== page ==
Platform Motion Controller
Platform motion controller - is an electronic microcontroller-based board which task is a smooth, fast and energy efficient control of the wheel driving and rotating motors. It is based on the ATMEL ATMega64A-16 @ 14.7456 MHz µC, however, since a single board controls a bunch of motors simultaneously (using a software emulated adaptive PID control) the solution is highly demanding on floating point computational power, which may lead to changing µC from ATMega series to ARM7 (e.g. NXP LPC2103) in the future revisions.
Position feedback angle, read by incremental rotary encoder with index/dir and zero tracks, is returned to control logic for dynamic regulation.
Geared DC motors TRW Globe IM-15 series, model 409A6024. Six units for rotation plus six units for wheel drive.
- → Motor DC short stack, 24 VDC, 5200 rpm (±10%), current @ no load = 0.14 A, rated torque = 4.0 oz*in, current at rated torque = 6.00 oz*in/amps, resistance 9.0 Ohms.
- → Gearbox (gear ratio 1:100, torque multiplier 51.0, max continuous torque 178 oz*in = 0.128 kg*m).
- → Total length = 4.189 inches = 106.4 mm.
- Optical interrupter VISHAY TCST1300 (0.25 mm aperture).
- Current sensor - shunt resistive voltage drop estimated with ADC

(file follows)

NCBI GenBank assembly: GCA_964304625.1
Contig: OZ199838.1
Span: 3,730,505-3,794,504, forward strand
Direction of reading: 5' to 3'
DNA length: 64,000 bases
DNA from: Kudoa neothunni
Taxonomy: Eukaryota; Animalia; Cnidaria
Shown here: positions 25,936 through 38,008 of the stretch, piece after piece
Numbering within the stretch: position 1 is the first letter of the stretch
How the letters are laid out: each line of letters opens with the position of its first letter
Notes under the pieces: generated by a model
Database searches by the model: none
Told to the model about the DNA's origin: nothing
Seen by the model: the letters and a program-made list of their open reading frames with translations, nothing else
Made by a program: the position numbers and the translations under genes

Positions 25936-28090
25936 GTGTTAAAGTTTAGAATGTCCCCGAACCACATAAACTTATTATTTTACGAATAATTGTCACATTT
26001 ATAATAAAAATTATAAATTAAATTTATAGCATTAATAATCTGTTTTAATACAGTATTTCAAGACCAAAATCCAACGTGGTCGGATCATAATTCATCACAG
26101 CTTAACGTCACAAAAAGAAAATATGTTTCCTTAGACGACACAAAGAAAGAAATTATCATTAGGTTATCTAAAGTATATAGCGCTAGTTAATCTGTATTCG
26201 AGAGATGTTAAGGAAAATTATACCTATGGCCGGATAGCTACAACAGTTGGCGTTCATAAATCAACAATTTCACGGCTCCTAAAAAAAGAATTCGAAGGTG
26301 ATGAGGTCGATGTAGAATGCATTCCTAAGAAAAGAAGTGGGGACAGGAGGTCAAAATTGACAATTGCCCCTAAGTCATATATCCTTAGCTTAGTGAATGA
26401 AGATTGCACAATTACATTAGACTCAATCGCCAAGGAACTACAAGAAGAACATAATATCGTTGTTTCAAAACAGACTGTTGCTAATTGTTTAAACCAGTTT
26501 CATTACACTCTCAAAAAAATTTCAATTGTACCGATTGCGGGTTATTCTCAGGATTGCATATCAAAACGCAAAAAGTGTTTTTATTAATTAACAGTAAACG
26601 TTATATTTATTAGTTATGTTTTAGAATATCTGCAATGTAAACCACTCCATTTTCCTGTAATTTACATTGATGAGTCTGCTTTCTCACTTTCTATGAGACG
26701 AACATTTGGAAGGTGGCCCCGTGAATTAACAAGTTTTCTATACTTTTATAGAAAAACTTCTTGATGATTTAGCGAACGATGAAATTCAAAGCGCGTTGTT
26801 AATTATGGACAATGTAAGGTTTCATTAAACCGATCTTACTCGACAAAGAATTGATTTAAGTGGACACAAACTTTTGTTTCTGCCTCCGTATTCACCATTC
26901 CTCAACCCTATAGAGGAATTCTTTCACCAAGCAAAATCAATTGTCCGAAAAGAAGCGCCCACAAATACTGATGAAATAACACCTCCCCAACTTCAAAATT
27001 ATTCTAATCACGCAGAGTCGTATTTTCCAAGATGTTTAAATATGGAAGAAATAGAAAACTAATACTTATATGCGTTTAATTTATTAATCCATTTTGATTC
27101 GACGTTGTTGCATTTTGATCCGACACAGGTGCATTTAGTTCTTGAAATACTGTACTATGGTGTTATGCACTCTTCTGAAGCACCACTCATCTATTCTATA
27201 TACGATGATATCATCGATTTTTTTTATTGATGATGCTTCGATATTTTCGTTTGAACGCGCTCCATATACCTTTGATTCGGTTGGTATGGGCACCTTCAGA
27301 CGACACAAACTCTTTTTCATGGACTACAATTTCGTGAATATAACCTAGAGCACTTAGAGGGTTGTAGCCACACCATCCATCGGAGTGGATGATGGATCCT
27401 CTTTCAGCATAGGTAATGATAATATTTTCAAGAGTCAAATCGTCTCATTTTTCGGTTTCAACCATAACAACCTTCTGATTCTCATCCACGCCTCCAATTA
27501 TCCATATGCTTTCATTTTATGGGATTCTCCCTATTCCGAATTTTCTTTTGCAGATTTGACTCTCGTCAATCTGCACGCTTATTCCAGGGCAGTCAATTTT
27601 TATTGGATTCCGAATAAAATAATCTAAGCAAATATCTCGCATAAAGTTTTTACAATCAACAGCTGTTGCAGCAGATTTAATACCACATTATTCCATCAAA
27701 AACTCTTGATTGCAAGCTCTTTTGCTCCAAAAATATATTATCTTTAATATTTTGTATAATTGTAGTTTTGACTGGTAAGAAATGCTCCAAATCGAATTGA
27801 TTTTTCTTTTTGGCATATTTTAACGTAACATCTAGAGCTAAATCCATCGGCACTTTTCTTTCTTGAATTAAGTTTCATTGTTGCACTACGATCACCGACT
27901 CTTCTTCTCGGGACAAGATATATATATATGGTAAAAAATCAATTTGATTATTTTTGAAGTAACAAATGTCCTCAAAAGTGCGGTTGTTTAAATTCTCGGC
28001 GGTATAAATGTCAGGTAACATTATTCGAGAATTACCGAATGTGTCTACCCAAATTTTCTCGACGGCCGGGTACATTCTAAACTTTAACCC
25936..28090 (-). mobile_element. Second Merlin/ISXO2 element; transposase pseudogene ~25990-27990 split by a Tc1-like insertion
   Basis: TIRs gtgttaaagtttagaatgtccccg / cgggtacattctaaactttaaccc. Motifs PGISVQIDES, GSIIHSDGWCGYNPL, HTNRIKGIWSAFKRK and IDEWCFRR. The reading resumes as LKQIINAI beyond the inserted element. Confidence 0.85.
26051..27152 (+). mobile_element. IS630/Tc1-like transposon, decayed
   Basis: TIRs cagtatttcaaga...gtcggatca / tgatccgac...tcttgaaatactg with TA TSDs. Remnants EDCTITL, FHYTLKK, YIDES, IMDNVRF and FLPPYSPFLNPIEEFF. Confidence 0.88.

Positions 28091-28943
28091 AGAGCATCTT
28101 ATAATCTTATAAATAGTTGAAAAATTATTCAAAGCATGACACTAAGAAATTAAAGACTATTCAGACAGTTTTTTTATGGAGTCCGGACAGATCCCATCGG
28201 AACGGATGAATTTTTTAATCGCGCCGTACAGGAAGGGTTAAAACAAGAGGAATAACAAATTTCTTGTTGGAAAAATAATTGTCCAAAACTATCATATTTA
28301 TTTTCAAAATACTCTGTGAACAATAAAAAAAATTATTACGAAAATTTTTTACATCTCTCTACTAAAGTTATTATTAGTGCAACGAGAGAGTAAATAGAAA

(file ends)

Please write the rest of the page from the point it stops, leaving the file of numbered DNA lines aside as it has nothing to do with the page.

All optical sensors are mounted on a PCB in a sensor placeholder where the encoding disk is also located.
- Drive/Motion (Drives the wheel). Sensor connector #2.
- S1, S2 - quadrature [A,B]
- Rotation/Direction (Rotates the wheel vertical axis). Sensor Connector #3.
- [S1, S2] - quadrature [A,B]
- S3 - zero track.
Version 5 is planned for production. It is capable of driving six DC motors and use encoder output data to form a closed loop control. Two PMC boards are able to drive and direct wheels (12 motors total). Inter-board communication is available through the I2C interface. Board to system PC communication is performed with UART.
Two-sided PCB is shown below:
- Unfiltered current feedback signal
- Too high driver IC resistance. Poor operation at high-frequency PWM. Consider using CMOS H-bridge instead.
- Poor uC performance, use STM32 instead.
- Too much compute resources spent on bit-banging DD1-DD3 Parallel-to-Serial shift registers (optic data). Use direct sensor connection (with CMOS/LevelShift buffers).
- Sensor data transmission is unreliable through long wires.
- Too much wires coming from/to motors. Consider giving each motor individual servo controller with one high-level motion controller.
- Bug in XP1-XP3 placement. Connectors should stay within PCB border.
- SMD Capacitors (like C3) are poorly soldered. Through-hole capacitors should be used instead.
- Power wires are too long and high resistance (including wires from power connector XP2).
- Input power connector XP2 does not give high enough current capability. Use 4-pin molex instead.
Versions 4 and below
- Version 4 was designed for 12 DC motors with separated power and logic parts (was still too complex and too large for production).
- Version 3 was designed for 12 DC motors with unified power and logic parts (was too complex and very large). Used a lot of 74HC165 ICs to extend input signals.
- Version 2 was a prototype for 4 DC motors (L298), assembled on the prototype board. It used 74HC165 and 74HC595 to extend input and output pin count.
- Version 1 was a prototype version for a single low power DC motor (L293B Half-bridge IC). It used optical encoder's feedback data to control motor.